Some K-12 schools in state closing, tax breaks package cut down, athletic protection and more

Coronavirus concerns: The latest coronavirus headlines include Pasco County’s Bishop Larkin Catholic School, Pinellas County’s Northside Christian School, Palm Beach County’s St. Mark’s Episcopal Church & School and Hillsborough County’s Tampa Prep joining Tampa’s Farnell Middle School in closing while officials from the Miami-Dade, Duval, Collier, Alachua, Seminole, Leon and Broward districts said they are staying open as long as possible, Gov. Ron DeSantis calling for the postponement of all mass gatherings in the state and the Legislature setting aside $300 million to fight the virus, U.S. Education Secretary Betsy DeVos considering one-year waivers for school testing and accountability requirements, the state’s teachers could receive $200 stipends to be trained to educate students online, college graduations possibly being jeopardized by the outbreak, major sporting events and Disney World being among the high-profile cancellations and closings, more cases confirmed, and more. Associated Press. Washington Post. New York Times. News Service of Florida. WFTX. Education Week. WPEC. School districts around Florida are making plans to prepare for the virus and to work around it if necessary, as well as canceling  events. Tampa Bay Times. Sun Sentinel. Miami Herald. Orlando Sentinel. WJXT. Bradenton Herald. Tallahassee Democrat. Holmes County Times Advertiser. Space Coast Daily. Pensacola News Journal. Daily Commercial. WEAR. WKRG. WOFL. WPLG. WPBF. WJHG. Lakeland Ledger. Citrus County Chronicle. Northwest Florida Daily News. WPTV. MaxPreps. Are Florida’s virtual schools prepared to scale up operations if schools are closed? WJXT. Questions and answers about the coronavirus, and a glossaryFlorida Department of Health. Tampa Bay Times. Florida Today. Education Week. About 22 million K-12 students receive free or reduced-price meals at U.S. schools. The U.S. Congress is working to preserve the program even if schools are closed. Education Dive.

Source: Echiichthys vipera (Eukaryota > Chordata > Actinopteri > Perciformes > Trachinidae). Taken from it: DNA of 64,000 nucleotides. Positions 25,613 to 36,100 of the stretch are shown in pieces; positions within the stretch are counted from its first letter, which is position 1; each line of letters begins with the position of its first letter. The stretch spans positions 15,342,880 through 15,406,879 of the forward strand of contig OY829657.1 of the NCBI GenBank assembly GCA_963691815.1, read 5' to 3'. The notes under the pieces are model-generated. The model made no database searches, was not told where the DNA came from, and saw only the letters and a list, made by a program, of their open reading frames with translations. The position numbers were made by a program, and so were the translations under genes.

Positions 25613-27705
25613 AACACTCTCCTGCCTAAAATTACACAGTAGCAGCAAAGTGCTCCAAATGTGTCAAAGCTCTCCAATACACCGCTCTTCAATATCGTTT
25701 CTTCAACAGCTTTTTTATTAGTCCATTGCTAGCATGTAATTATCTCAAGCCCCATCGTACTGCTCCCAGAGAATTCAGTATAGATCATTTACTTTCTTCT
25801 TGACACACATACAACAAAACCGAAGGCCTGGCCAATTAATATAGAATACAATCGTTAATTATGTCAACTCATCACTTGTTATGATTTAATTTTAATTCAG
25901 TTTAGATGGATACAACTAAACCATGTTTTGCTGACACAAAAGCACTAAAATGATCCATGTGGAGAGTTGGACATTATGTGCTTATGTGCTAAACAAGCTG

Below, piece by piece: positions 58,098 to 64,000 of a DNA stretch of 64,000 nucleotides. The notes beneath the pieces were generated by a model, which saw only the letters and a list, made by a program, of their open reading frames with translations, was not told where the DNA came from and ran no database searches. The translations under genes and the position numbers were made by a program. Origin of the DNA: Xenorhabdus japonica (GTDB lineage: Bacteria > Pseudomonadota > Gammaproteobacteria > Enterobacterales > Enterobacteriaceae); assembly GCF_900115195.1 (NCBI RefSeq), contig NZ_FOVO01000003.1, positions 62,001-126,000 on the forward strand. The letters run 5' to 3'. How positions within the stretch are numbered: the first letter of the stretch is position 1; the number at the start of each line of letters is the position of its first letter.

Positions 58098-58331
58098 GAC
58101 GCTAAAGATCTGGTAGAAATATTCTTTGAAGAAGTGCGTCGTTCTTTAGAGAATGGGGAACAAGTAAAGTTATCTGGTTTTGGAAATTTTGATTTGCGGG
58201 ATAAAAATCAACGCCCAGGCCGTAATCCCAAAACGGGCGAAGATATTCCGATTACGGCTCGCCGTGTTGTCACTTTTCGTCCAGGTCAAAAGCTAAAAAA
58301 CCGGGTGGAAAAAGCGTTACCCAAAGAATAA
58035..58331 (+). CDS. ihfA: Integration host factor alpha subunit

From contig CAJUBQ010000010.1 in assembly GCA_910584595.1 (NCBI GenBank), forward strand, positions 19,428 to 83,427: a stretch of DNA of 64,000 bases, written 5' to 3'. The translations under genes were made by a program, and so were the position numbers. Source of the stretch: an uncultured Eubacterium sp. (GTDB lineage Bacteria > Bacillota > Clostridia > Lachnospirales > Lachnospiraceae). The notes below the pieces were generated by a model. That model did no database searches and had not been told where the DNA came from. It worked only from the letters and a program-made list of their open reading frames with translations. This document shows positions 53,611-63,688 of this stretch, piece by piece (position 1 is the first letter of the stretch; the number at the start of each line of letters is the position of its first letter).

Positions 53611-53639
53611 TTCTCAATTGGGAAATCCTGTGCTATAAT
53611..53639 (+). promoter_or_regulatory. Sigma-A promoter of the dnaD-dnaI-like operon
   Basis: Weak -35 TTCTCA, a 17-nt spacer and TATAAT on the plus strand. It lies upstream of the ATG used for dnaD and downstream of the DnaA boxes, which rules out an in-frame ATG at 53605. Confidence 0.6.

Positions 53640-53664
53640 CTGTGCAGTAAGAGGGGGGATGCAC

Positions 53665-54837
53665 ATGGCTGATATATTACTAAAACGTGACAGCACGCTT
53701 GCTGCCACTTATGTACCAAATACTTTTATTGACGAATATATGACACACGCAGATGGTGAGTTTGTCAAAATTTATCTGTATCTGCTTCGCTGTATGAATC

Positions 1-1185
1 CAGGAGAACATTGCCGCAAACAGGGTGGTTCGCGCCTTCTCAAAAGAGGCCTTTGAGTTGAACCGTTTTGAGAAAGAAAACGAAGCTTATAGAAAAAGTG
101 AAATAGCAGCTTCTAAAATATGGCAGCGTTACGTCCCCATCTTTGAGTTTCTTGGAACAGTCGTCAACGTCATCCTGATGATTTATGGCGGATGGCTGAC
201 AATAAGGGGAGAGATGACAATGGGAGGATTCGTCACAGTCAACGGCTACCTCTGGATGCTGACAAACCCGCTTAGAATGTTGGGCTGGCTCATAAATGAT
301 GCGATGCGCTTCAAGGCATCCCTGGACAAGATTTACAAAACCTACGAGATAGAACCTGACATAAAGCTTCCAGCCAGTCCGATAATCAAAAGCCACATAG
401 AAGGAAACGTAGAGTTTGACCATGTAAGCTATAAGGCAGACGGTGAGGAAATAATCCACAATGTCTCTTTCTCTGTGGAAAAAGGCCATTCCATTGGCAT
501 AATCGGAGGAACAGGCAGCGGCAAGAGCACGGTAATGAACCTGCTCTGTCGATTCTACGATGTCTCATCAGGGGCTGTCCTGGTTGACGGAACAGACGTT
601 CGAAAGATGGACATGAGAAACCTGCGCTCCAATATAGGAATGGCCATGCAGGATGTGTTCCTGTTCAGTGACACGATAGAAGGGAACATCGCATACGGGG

Tax breaks trimmed: The Florida Senate has given tentative approval to a scaled-down tax-cut package. The total of the tax cuts had swollen to a proposed $230 million on Wednesday. But Senate President Bill Galvano, R-Bradenton, said that number would be trimmed significantly to provide some extra reserves for the state fight against the coronavirus. The latest package offers $107 million in tax breaks, including about $40 million for a back-to-school tax holiday on clothing, school supplies and some electronics Aug. 7-9. Both the Senate and the House have to approve the bill once more. Orlando Sentinel. Politico Florida. Florida Politics. News Service of Florida. Legislative negotiators working on the state budget have agreed to a $354 million capital spending plan for the state’s schools and universities. Charter schools will receive $170 million, up $12 million from last year. Budget talks will continue through the weekend. Florida Politics.

Protecting athletes: Legislators have unanimously approved a bill that would require school districts to do more to protect student-athletes from heat strokes, and it now heads to Gov. DeSantis’ desk. S.B. 1696 calls for districts to have a tub or large container with cold water to cool down players during practices and games, and a defibrillator for resuscitation. School employees would receive training to recognize the symptoms of and treat heat-related illnesses. The bill was renamed the Zachary Martin Act for a football player at Riverdale High School in Lee County who died of complications from heat stroke after a summer workout in 2017. News Service of Florida. WFSU.

Holocaust education: The House has approved a bill requiring the Florida Department of Education to establish curriculum standards for Holocaust instruction in K-12 schools, and the bill is now headed to Gov. DeSantis. The bill was initiated after a Palm Beach County principal told a parent in 2018 that he couldn’t say that the Holocaust was a factual event. H.B. 1213 also requires schools to teach students about the state’s policy banning anti-Semitism, have districts show proof to the state that they have complied with the law, and directs the DOE’s African American History Task Force to recommend ways to teach about the 1921 Ocoee Massacre. Florida Politics.

Expanding scholarships: The Florida Senate has agreed to vote today on a bill expanding and aligning two state scholarship programs that provide education choice to economically disadvantaged students, after turning away an amendment that would have increased the amount of information private schools would have to provide to the state. H.B. 7067 increases the allowed annual enrollment growth for the Family Empowerment Scholarship from 7,000 to 28,000, and aligns some of its income eligibility provisions with the Florida Tax Credit Scholarship. About 126,000 economically disadvantaged students are enrolled in private K-12 schools under the two programs this year. The House has already approved the bill, so if the Senate concurs it would then be sent to Gov. DeSantis’ desk for consideration. Step Up For Students, which hosts this blog, helps administer both scholarship programs. redefinED. Politico Florida. Florida Politics. Orlando Sentinel. WFSU.